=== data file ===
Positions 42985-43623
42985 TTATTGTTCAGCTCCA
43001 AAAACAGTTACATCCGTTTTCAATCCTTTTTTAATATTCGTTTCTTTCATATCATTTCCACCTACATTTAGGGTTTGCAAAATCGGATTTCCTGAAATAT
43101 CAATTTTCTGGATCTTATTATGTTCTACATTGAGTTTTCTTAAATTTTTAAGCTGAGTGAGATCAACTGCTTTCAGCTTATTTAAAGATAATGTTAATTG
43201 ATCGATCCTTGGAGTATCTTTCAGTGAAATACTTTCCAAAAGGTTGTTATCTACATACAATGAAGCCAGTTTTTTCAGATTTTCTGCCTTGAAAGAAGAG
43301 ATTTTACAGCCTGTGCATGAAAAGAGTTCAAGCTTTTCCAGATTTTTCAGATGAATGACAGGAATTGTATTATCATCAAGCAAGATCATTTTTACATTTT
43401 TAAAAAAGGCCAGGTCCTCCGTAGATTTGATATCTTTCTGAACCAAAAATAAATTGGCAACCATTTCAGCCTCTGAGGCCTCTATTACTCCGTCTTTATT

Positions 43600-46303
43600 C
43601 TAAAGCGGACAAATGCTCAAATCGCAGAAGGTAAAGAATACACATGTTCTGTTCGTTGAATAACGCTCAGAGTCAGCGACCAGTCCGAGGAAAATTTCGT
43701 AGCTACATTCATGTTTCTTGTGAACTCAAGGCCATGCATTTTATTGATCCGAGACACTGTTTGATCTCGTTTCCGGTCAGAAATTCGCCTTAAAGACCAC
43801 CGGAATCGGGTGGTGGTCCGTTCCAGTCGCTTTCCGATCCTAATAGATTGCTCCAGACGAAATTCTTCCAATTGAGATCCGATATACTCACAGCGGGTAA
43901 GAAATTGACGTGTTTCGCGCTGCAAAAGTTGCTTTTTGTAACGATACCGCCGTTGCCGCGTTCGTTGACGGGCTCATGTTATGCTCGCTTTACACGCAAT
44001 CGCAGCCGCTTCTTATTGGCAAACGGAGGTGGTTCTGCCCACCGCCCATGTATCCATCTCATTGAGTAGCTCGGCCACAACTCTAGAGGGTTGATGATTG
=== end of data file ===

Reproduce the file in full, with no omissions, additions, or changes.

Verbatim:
Positions 42985-43623
42985 TTATTGTTCAGCTCCA
43001 AAAACAGTTACATCCGTTTTCAATCCTTTTTTAATATTCGTTTCTTTCATATCATTTCCACCTACATTTAGGGTTTGCAAAATCGGATTTCCTGAAATAT
43101 CAATTTTCTGGATCTTATTATGTTCTACATTGAGTTTTCTTAAATTTTTAAGCTGAGTGAGATCAACTGCTTTCAGCTTATTTAAAGATAATGTTAATTG
43201 ATCGATCCTTGGAGTATCTTTCAGTGAAATACTTTCCAAAAGGTTGTTATCTACATACAATGAAGCCAGTTTTTTCAGATTTTCTGCCTTGAAAGAAGAG
43301 ATTTTACAGCCTGTGCATGAAAAGAGTTCAAGCTTTTCCAGATTTTTCAGATGAATGACAGGAATTGTATTATCATCAAGCAAGATCATTTTTACATTTT
43401 TAAAAAAGGCCAGGTCCTCCGTAGATTTGATATCTTTCTGAACCAAAAATAAATTGGCAACCATTTCAGCCTCTGAGGCCTCTATTACTCCGTCTTTATT

Positions 43600-46303
43600 C
43601 TAAAGCGGACAAATGCTCAAATCGCAGAAGGTAAAGAATACACATGTTCTGTTCGTTGAATAACGCTCAGAGTCAGCGACCAGTCCGAGGAAAATTTCGT
43701 AGCTACATTCATGTTTCTTGTGAACTCAAGGCCATGCATTTTATTGATCCGAGACACTGTTTGATCTCGTTTCCGGTCAGAAATTCGCCTTAAAGACCAC
43801 CGGAATCGGGTGGTGGTCCGTTCCAGTCGCTTTCCGATCCTAATAGATTGCTCCAGACGAAATTCTTCCAATTGAGATCCGATATACTCACAGCGGGTAA
43901 GAAATTGACGTGTTTCGCGCTGCAAAAGTTGCTTTTTGTAACGATACCGCCGTTGCCGCGTTCGTTGACGGGCTCATGTTATGCTCGCTTTACACGCAAT
44001 CGCAGCCGCTTCTTATTGGCAAACGGAGGTGGTTCTGCCCACCGCCCATGTATCCATCTCATTGAGTAGCTCGGCCACAACTCTAGAGGGTTGATGATTG